When you are poorly, you expect your family to rally around you and help you out. The same thing works vice versa. However, it can be tough to work out how best to help and where your particular skills will come in useful.
For long term illness, it is really important that families work together to keep each other’s spirits up and ensure that the ill person is able to continue leading a wholesome life. You might not realize just how much of a difference bringing a vat of soup could make.
Be Practical as Well as Kind
When someone is ill, we often go to the most obvious things first: Flowers and fruit. We tend to give gifts like this because they are an easy way to express sympathy and show that we care but the gifts themselves are usually well received.
While giving gifts is certainly kind, if everyone brings fruit then they quickly lose their appeal. Instead, ask what will make the most difference and be more practical. Sure, hand sanitizer that smells nice might not seem like a big deal, but it could be a great help.
Make Specific Offers of Help
Another common trait is to say things like, ‘let me know if you need anything.’ Again, this is a kind sentiment but it makes it a bit awkward for someone who needs more than a kind word. Instead, asking someone how you can help is more personal, or you could offer specific kinds of help.
For example, you could offer to make some meals to put in the freezer or you could suggest that you come and clean for an afternoon. Another great way to help is to run errands like going food shopping which might be more laborious for other family members. Asking for and offering more specific types of help gives your relative an idea of what it is okay for them to ask of you and just how much you are prepared to take on.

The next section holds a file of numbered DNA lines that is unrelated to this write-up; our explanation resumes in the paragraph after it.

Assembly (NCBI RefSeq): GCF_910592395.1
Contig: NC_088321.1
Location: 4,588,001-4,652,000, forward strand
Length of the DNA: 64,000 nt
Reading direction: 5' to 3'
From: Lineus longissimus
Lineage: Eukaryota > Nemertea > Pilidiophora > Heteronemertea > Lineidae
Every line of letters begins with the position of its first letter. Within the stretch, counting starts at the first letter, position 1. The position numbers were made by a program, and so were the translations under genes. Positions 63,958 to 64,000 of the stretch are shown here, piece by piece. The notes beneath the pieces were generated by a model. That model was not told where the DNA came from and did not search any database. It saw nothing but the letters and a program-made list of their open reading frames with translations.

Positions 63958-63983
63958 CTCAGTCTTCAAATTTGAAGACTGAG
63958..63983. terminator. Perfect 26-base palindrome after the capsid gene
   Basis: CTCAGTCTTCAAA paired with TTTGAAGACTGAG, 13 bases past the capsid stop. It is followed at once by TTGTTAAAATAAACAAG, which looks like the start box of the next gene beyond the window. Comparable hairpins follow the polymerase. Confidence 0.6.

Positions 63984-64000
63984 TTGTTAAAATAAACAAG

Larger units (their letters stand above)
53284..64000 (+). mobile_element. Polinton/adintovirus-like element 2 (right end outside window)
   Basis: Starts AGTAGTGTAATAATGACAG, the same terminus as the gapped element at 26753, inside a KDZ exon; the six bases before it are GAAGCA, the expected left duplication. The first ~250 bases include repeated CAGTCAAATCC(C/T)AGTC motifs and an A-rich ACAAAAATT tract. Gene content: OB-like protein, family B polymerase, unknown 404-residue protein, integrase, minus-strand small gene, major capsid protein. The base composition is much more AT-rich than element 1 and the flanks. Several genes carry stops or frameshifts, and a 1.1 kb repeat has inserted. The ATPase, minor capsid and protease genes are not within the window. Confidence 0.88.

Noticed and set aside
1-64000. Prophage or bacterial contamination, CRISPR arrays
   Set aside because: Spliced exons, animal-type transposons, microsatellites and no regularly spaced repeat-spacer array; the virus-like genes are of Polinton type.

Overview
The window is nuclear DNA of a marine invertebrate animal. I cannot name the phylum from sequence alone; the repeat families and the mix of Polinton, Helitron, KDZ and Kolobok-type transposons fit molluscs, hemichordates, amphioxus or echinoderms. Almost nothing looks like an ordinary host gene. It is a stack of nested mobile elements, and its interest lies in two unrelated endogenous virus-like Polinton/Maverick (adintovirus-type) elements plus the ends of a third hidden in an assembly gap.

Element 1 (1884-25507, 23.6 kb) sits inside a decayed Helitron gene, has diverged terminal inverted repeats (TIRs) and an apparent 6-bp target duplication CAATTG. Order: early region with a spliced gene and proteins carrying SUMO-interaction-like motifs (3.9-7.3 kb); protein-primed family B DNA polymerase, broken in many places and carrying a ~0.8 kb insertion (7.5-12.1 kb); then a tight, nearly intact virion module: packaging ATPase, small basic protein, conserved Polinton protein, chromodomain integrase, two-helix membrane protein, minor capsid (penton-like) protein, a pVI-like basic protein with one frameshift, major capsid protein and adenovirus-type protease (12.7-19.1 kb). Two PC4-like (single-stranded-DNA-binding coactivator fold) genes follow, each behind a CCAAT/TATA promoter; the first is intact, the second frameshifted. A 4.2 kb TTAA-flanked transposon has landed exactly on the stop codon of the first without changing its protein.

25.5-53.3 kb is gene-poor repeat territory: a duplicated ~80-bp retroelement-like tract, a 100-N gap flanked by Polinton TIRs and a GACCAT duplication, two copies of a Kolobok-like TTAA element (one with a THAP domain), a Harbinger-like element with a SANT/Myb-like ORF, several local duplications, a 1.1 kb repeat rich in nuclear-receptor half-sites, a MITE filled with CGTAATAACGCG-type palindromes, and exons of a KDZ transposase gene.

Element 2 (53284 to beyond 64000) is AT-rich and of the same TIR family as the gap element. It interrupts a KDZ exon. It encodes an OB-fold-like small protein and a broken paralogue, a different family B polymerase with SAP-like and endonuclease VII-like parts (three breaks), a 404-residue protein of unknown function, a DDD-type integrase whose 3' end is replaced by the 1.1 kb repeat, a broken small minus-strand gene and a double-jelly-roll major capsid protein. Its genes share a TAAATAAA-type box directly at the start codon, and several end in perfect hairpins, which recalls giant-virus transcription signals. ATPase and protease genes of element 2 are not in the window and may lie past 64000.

Talk and Listen
Talking and listening is one of the fundamental differences that makes us humans and not just animals. We are able to discuss serious choices and dilemmas and help each other come to a sensible conclusion. When relatives are sick, this is critical as making a decision about which medical route to take or whether a hospice and palliative care could be suitable is almost impossible to make alone.
Being there to listen and offer opinions is just as important as filling the fridge and could make a real difference to your relative’s emotional and mental health. Steer clear of empty greeting card phrases like I’m sorry or I hope you get better soon. Instead, try to say something more honest, even if that means saying I don’t know what to say.
We often don’t appreciate just how strong our families are until someone falls ill but when it comes to caring for our relatives, we are remarkably capable. Even if you arrive at their house without a plan, sitting and listening to their needs is the best way to see how you can help.
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